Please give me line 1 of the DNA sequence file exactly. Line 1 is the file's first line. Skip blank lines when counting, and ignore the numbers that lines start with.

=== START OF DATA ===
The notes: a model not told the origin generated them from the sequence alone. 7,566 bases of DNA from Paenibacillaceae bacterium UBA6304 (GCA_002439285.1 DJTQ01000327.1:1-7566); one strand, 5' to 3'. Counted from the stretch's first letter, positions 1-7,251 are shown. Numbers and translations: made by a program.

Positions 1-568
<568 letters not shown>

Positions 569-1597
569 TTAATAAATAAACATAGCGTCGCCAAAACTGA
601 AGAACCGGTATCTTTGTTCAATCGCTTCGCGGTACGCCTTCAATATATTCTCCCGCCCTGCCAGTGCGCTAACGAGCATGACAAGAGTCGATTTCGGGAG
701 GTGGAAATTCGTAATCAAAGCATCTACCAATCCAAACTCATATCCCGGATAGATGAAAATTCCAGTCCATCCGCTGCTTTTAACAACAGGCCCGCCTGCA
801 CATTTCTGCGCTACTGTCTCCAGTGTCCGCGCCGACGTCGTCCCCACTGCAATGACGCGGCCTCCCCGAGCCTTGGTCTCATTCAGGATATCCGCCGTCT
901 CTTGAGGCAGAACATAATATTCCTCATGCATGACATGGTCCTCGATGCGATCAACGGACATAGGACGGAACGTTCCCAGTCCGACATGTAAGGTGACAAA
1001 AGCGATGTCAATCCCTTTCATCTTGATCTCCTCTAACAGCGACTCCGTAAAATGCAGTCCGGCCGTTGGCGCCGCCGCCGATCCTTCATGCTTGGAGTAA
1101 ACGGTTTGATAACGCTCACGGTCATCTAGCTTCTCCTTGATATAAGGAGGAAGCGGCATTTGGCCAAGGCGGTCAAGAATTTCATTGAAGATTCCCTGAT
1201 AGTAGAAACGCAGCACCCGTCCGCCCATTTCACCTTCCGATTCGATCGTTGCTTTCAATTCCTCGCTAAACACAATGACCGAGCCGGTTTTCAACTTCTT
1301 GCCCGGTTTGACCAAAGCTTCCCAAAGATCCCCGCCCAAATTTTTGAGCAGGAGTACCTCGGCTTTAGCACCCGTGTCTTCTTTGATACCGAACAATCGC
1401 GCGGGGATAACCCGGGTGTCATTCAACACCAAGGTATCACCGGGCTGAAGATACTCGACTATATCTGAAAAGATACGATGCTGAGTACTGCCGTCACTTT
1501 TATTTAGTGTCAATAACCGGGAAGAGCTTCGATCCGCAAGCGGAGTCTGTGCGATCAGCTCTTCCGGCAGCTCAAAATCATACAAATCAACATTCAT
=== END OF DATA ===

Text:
The notes: a model not told the origin generated them from the sequence alone. 7,566 bases of DNA from Paenibacillaceae bacterium UBA6304 (GCA_002439285.1 DJTQ01000327.1:1-7566); one strand, 5' to 3'. Counted from the stretch's first letter, positions 1-7,251 are shown. Numbers and translations: made by a program.